When Animals Rain From The Sky

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Red-Eyed Tree FrogPhoto: LiquidGhoul; Edited by Muhammed

Imagine walking along a street one day, when suddenly a shower of frogs lands on you! Or fish plop down and stick to your windshield while you’re driving. Would you be startled? Who wouldn’t? What’s going on?

“Raining animals” is a rare phenomenon, but occurrences have been reported throughout history in many different countries. Recently there was a report of Spangled Perch falling in Lajamanu, Australia in March of 2010. The animals most likely to fall from the sky during a rainstorm are fish, frogs, and birds. Sometimes the animals survive the fall just fine, although they are in a bit of a shocked state. This suggests that they have returned to the ground shortly after they have been lifted up… but by what?

Several witnesses to frogs raining down have noted that the animals were healthy, and quickly returned to normal behavior. In some cases, however, the animals have descended encased in blocks of ice. Body parts rather than whole creatures may also appear from the sky. What the heck is going on?

One theory suggests that high winds traveling over water can pick up animals and carry them a long distance before “releasing” them. This aspect of the phenomenon has never been scientifically documented.

A Confusion of BirdsPhoto: Freebies

A French physicist, Andre-Marie Ampere, was one of the first scientists willing to take accounts of raining animals seriously. He suggested that frogs and toads roam the countryside and that strong winds may indeed pick them up and carry them vast distances, but was unable to prove it.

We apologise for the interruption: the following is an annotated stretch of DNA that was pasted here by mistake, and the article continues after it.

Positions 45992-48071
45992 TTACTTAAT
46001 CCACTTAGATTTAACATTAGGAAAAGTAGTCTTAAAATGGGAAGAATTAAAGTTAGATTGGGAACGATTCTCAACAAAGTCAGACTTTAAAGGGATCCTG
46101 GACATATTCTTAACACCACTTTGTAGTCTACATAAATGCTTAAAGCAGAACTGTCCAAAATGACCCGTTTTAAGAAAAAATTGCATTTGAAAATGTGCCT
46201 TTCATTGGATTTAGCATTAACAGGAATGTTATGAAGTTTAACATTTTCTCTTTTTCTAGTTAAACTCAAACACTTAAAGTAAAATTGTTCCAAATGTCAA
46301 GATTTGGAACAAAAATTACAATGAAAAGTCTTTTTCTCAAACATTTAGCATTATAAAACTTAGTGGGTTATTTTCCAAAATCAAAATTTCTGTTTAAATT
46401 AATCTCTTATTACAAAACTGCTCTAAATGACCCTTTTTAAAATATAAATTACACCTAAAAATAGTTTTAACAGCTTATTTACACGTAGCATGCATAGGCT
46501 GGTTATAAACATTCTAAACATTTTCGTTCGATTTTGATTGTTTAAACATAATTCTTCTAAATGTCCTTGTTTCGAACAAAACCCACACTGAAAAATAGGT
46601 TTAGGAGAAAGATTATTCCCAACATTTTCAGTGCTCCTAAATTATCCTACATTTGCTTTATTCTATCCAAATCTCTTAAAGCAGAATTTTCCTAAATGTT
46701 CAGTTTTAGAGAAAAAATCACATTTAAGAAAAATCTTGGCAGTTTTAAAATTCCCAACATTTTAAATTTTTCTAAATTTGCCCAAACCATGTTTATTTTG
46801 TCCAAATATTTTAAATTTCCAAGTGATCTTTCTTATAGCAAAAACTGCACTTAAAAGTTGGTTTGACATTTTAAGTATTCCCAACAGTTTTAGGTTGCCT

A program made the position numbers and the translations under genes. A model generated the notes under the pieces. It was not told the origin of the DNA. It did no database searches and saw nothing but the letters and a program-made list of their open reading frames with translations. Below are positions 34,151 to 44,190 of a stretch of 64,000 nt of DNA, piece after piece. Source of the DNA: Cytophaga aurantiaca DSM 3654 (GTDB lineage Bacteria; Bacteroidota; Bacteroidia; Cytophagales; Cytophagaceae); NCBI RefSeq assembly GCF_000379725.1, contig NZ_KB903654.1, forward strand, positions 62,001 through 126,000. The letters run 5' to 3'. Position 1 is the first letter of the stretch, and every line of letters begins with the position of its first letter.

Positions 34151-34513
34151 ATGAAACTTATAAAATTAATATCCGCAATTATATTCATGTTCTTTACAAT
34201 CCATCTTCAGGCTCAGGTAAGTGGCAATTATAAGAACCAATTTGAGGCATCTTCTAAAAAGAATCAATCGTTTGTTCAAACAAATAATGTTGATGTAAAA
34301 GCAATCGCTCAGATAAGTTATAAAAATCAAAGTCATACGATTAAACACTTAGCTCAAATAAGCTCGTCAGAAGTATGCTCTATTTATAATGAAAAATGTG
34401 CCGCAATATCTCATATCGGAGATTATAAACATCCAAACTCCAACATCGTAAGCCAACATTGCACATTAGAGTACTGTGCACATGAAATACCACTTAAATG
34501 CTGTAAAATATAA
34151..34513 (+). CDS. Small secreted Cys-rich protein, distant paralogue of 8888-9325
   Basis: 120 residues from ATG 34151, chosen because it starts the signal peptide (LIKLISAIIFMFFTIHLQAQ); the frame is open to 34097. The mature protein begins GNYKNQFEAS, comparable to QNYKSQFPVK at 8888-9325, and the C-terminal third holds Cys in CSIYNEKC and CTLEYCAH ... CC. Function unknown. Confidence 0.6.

A more recent theory involves waterspouts. The idea is that tornadoes and waterspouts have the ability to pick up animals and “relocate” them to places far away from their origins. A tornado can actually suck up an entire pond, and redeposit its inhabitants in a rain of animals some distance away. The problem with this theory is that it does not explain how all the animals involved in one episode would be of the same species, which tends to be the case with rains of animals.

Atlantic SalmonPhoto: US National Oceanic and Atmospheric Administration

 

Birds and bats are a different story. Whole flocks in flight may be sucked up by thunderstorms and tornadoes, and then rained down in new locations, sometimes directly atop one’s head.

While showers of birds or bats may be fairly easy to understand, showers of frogs or fish remain enigmatic, since neither scientists nor witnesses have been able to document any of the prevailing theories.

So be careful out there—you may end up with frog’s legs in your vegetable soup. The phrase “raining cats and dogs” may not be so far off the mark after all!

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